The stories that she’s telling within the story came later. I wrote the first draft of that story pretty fast. I was thinking about the story of the girl with the green ribbon around her neck, which was very formative for me as a young person. I wanted to write a version of that story. I’d also had the idea to write about a sexually adventurous mid-century housewife. I’d also had “The Husband Stitch” as a title floating around on a list somewhere. I realized that they seemed kind of like the same thing.

The first version of the story that I wrote was basically just her story, from beginning to end. Imagine that story with all of the directives and the other stories stripped away, and that was what the first version looked like. I liked it in many ways, but it didn’t feel complete. It was interesting, but it felt like it wasn’t doing what I wanted it to do. Then I started thinking about other urban legends that I had thought about. At first, I thought, “What if I retold other urban legends in this way?” But then I realized that it seemed like they were all the same, they were speaking to each other in the same way.

So I grabbed my copy of Scary Stories to Tell in the Dark, by Alvin Schwartz. I have the trilogy in one book. I started flipping through it, looking at the different stories and picking ones that I felt that I could retell in this way that would be meaningful for the overall narrative. As I was reading, I was also taking note of his stage directions, which I remembered from being a kid, and I loved. It was things like, “Yell the final line as loudly as you can.” I remember doing that at Girl Scout camp and scaring the shit out of a fellow Girl Scout.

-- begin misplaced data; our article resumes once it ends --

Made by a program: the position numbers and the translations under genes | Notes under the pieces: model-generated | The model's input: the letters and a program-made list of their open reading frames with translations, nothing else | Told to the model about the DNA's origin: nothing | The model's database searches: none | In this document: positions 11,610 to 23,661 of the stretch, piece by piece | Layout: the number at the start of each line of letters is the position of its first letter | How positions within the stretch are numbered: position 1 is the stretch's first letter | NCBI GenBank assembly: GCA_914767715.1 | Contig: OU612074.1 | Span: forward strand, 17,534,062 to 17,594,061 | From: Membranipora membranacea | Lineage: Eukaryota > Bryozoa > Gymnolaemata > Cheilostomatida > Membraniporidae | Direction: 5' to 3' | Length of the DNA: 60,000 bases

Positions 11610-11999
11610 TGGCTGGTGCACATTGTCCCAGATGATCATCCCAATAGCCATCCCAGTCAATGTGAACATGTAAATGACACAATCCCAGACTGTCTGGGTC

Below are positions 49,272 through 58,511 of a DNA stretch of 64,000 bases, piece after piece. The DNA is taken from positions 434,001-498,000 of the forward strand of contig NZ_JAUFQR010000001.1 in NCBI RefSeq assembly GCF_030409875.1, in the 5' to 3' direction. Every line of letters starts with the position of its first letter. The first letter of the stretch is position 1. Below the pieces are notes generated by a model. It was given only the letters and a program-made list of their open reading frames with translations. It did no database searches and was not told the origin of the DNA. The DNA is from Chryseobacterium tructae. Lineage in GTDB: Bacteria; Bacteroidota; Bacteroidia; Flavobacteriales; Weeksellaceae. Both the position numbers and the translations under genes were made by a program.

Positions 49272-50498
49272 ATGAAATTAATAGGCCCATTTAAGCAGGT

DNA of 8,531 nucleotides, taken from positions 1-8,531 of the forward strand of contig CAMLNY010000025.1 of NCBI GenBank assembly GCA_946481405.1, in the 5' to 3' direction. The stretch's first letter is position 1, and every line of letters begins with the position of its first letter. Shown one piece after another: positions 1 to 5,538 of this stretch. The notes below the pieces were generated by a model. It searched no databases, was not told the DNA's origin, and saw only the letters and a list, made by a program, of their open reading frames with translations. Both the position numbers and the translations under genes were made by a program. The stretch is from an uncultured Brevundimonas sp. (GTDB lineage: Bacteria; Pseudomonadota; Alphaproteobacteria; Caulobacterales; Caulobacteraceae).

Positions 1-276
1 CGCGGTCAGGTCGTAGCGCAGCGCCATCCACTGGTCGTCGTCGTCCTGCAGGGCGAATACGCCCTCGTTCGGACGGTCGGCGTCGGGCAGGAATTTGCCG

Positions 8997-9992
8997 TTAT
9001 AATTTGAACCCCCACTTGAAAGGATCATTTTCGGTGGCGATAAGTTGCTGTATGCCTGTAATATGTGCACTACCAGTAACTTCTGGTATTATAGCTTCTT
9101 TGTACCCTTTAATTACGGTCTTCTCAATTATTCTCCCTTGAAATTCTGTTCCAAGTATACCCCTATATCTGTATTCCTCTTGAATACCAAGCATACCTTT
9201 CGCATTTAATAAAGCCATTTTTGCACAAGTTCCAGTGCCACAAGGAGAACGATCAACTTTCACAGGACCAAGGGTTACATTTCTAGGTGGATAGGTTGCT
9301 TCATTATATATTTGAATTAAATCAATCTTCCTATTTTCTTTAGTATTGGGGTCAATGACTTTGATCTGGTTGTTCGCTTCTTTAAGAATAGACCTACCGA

I realized I could have stage directions, too. I started rewriting it, and it just came together. On that second run-through, it more or less resembles the story that was in the book. Then I submitted it to Granta, and there were some edits from Granta that were really, really fantastic. It was nothing huge; they were very focused edits. It all came together in a way that felt very natural and right, which I liked.

I had totally forgotten that the Alvin Schwartz books had stage directions. That might be a result of my brain blocking off painful memories of being terrified as a child. Some of the illustrations will be etched into my brain for the rest of my life.

Oh, totally. I was shocked when they reissued the books a couple of years ago and they put different illustrations in them. They’re the most iconic part of the book!

It’s funny–the green ribbon story isn’t in there, but everybody thinks it is. All of the other stories are from the trilogy, but the ribbon one is by another book by Schwartz, In a Dark Dark Room. It’s for younger readers, and it’s a little more simplified.